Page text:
CROATIAN SHIPOWNERS’ ASSOCIATION

News & events


 

27.09.2016

Croatia-GloBallast National Global Industry Alliance (GIA) Meeting

Zagreb, Republic of Croatia, 14-15 November 2016

Croatian Ministry of Maritime Affairs, Transport and Infrastructure and Croatian Shipowners’ Association in co-operation with the IMO are organizing Conference on Ballast Water Management, which is going to be held in Zagreb, on 14-15 November 2016. We are expecting the Meeting would be addressed by the Secretary General of the International Maritime Organization, Mr. Kitack Lim. 

The aim of the Conference is to provide a platform for discussion on different aspects of this challenging issue. It is expected that the Conference will be participated by the representatives from different state- parties and non- parties to Convention, different competent authorities, industry representatives, developers, scientific community etc.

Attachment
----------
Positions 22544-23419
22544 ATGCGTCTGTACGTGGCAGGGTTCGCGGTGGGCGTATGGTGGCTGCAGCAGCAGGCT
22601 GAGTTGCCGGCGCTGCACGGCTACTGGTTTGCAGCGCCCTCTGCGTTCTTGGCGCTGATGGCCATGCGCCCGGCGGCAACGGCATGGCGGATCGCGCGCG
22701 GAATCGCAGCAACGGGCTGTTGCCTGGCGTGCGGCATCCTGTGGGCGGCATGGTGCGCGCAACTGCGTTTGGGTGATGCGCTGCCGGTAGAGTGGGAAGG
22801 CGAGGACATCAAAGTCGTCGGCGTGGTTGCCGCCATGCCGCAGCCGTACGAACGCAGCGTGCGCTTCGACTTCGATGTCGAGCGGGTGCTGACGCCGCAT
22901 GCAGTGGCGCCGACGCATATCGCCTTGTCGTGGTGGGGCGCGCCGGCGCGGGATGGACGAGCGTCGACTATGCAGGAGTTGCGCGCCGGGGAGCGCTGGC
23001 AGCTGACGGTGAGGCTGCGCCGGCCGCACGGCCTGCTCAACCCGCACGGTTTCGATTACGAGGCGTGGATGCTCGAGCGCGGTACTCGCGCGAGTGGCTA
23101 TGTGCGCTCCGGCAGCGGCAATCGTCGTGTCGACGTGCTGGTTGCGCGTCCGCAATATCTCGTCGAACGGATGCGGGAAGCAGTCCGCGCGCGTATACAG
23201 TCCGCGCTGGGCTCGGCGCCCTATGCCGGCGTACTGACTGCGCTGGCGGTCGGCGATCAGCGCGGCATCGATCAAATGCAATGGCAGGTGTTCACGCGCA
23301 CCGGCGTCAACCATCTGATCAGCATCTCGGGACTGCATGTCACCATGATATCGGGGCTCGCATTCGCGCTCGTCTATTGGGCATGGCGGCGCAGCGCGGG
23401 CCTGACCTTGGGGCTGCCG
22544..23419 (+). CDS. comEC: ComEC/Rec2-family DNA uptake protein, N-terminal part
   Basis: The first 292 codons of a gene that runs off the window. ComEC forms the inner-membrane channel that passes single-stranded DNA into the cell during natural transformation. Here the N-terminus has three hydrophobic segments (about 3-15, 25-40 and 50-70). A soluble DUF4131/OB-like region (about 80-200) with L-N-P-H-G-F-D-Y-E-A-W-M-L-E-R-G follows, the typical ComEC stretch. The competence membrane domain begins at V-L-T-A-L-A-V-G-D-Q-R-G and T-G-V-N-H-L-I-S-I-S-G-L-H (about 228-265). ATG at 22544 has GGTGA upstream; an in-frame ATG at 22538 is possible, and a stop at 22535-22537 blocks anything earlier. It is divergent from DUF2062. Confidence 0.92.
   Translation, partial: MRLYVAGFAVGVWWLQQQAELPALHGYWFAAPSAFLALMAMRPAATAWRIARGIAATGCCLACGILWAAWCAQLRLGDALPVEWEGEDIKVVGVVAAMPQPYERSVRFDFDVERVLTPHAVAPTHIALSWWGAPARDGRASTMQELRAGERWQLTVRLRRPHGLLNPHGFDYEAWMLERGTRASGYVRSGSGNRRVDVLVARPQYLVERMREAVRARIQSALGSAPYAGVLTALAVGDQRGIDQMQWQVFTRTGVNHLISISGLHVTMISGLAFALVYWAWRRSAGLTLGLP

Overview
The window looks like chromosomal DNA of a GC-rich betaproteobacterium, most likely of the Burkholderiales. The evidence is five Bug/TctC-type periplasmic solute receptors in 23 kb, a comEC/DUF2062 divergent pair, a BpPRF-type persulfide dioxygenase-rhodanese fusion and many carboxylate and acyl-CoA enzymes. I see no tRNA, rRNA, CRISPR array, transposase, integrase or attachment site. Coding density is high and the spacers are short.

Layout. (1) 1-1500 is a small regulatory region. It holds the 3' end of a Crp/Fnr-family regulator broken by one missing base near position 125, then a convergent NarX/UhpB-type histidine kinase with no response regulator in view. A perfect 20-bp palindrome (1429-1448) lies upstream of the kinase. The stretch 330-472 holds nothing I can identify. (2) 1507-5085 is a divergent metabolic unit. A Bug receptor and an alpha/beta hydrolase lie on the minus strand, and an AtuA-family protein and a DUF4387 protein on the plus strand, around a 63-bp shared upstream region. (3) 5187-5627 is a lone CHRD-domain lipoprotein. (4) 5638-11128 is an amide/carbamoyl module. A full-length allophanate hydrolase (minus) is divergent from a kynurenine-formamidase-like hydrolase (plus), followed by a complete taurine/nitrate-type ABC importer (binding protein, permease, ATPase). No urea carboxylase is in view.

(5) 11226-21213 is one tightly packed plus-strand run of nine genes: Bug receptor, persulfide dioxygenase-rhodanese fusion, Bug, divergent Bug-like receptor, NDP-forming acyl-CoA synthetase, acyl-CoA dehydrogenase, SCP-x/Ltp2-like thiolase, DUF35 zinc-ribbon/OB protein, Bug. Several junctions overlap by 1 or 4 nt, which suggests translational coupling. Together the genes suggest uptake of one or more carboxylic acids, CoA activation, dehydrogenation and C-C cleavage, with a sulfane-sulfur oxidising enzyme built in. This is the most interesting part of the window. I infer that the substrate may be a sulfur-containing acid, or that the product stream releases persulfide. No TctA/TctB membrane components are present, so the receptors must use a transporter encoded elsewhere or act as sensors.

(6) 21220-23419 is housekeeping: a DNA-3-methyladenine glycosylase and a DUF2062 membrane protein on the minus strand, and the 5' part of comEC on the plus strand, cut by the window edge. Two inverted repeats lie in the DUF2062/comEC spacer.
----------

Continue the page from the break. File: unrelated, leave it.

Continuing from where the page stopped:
Conference Program can be downloaded here.

For additional questions feel free to write on the following e-mail address: office@csamarenostrum.hr , or call us on  +385 1 5625 370.

1. Online registration form - the registration deadline is 31 October 2016

Registration Form

2.  Book your stay:

Hotel International l Miramarska 24 l 10 000 Zagreb I Croatia

Lucija Brzica, Sales Executive

Tel. 00385 1 6108-654 I Fax. 00385 1 6108-644 ,

lucija.brzica@hotel-international.hr

www.hotel-international.hr

Price list:

·        550,00 kn per person per night in a single room / breakfast included

·        650,00 kn per person per night in a double room / breakfast included

·        7,00 kn tourist tax per person per day is not included in the price